The main precursor of the Clean Water Act that we know today is the Federal Pollution Control Act of 1948. However, this law, as well as similar ones, were ineffective in dealing with water pollution. This is because these laws aimed primarily to prevent the dumping of garbage into navigational or commercial waters only, which means smaller bodies of water were left unmonitored.
People back then saw these waters as a dumping ground. It was so bad that billions of tons of raw sewage were entering the waters every day. In fact, the Cuyahoga River in Cleveland reportedly caught fire several times because of all the industrial waste present that contained flammable materials and chemicals. The fires in that river is considered as one of the major catalysts for people to start realizing that the problem with water pollution has become very serious.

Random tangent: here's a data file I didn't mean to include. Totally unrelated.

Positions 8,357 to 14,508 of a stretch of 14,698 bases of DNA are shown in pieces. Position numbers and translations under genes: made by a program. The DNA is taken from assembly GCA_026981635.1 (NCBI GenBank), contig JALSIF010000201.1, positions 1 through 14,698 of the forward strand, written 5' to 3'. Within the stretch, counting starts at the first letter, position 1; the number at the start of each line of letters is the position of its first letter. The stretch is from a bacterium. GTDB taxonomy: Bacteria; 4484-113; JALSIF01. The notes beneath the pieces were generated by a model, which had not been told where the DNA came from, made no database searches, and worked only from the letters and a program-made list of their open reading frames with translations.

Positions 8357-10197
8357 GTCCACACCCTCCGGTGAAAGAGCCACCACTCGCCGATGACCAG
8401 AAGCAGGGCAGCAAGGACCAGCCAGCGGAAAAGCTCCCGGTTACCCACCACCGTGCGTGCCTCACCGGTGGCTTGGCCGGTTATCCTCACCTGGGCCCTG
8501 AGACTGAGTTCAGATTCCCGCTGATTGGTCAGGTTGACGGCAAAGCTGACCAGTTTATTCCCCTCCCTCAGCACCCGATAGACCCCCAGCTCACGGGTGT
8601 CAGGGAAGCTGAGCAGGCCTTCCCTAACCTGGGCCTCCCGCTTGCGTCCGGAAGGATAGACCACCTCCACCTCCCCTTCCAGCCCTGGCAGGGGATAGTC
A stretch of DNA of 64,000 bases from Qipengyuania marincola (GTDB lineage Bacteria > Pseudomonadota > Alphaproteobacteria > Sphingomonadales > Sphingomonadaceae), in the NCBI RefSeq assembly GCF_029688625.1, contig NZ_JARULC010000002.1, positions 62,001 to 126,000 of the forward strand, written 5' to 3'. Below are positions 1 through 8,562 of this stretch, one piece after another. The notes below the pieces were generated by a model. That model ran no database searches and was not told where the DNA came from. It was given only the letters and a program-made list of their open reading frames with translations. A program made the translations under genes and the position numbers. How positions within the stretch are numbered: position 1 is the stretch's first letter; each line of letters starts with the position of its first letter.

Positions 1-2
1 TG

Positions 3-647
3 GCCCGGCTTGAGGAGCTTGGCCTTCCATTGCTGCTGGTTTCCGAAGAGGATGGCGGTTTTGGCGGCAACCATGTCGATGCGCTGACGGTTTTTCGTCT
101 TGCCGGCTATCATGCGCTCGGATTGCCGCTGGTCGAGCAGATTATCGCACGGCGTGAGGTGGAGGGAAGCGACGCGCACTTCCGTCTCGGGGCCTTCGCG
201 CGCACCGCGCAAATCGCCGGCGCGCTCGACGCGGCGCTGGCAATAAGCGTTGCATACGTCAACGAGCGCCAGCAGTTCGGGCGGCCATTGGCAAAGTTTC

However, this burning river was not the only incident that spurred people into action. There were also several reports of fish kills in different places, with 26 million fish alone killed in Lake Thonotosassa, and that the bacteria present were more than a hundred times the safe limits. Various government agencies then came up with their respective reports, with all of them in consensus that the waters are no longer safe.
All these led to the creation of the Clean Water Act of 1972. While it can be considered as a revision of the 1948 law, this 1972 law was the first comprehensive legislation to focus on water pollution and its effects and be more proactive in dealing with them. It was later amended in 1977, and again in 1987.